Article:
Buffalo could be Uganda's largest oil field

The Buffalo-1 discovery on Uganda's Block 1 could become the country's largest oil field, said operator Heritage Oil Ltd., Calgary.

By OGJ editors
HOUSTON, Dec. 16 -- The Buffalo-1 discovery on Uganda's Block 1 could become the country's largest oil field, said operator Heritage Oil Ltd., Calgary.

Buffalo, which could be larger than Kingfisher field on Block 3A, cut a 123-m gross hydrocarbon column with 43 m of net hydrocarbon pay, Heritage said (see map, OGJ, Feb. 11, 2008, p. 36). The rig is moving to drill the Giraffe-1 exploration well.

Heritage estimated the midrange gross contingent and prospective resource at 118 million boe at Kingfisher and 32 million boe at Kingfisher North in September. That was before successful completion of the Kingfisher-3 well earlier this month, when Heritage called Kingfisher, which has moved into the development phase, the largest oil discovery in sub-Saharan East Africa.

Kingfisher-3, drilled downdip on the southwest part of the Kingfisher structure, found hydrocarbons 100 m structurally higher than expected. It found oil in all three Kingfisher reservoir intervals over a gross hydrocarbon bearing interval of 110 m with net pay of up to 40 m.

Buffalo discovery
Buffalo-1, off the northeast end of Lake Albert, is 500 m from the crest of the structure. TD is 637 m.

Wireline logging and formation pressure measurements indicate 28 m of net oil pay in the principal oil-bearing reservoir section overlain by 15 m of additional net hydrocarbon pay that contains gas.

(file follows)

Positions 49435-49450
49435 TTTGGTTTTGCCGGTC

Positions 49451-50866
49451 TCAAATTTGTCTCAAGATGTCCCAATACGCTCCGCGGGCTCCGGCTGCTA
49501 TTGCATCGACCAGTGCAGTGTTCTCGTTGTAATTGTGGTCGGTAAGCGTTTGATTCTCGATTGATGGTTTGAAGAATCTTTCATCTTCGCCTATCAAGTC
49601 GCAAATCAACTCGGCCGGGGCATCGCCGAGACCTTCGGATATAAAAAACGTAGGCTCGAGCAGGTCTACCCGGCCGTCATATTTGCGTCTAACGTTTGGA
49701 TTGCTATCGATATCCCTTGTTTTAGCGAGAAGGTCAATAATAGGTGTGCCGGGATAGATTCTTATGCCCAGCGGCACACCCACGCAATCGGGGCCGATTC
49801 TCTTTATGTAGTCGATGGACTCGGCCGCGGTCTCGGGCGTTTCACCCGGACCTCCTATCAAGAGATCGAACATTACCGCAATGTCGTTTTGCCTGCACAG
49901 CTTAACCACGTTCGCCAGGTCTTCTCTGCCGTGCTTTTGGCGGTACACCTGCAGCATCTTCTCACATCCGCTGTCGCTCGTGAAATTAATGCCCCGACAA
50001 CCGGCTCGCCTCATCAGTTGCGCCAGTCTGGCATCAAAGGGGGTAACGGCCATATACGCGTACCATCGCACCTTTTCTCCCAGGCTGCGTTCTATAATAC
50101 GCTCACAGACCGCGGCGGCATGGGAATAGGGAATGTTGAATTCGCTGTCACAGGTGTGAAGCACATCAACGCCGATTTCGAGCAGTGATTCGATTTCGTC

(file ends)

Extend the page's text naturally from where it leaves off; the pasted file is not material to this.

Downhole pressure testing and sampling confirmed the presence of movable oil that has been recovered to surface, and log interpretation indicates that reservoir quality in all pay zones appears to be excellent, Heritage said. It suspended the discovery as a potential future production well.

The gross oil and gas columns seen in the well are 75 m and 48 m, respectively, and there is potential for the gross oil column of the accumulation to be significantly larger than reported because no oil-water contact was encountered.

Management believes that Buffalo is the leading discovery in Block 1 and the Butiaba area to date. Based on seismic interpretation, further exploration and appraisal drilling could prove up a substantial accumulation of oil, Heritage said.

Block 1 has numerous other prospects mapped on more than 600 line-km of seismic data shot in the past 18 months. All are characterized by similarly encouraging seismic amplitude anomalies as seen over the Buffalo and Warthog prospects, and all represent further prospects and leads which constitute additional multiple drilling targets within the block.

All 17 wells drilled in the Albert basin in Uganda the past 3 years have found hydrocarbons.

Heritage and Tullow Oil PLC each holds 50% interest in Blocks 1 and 3A in Uganda.

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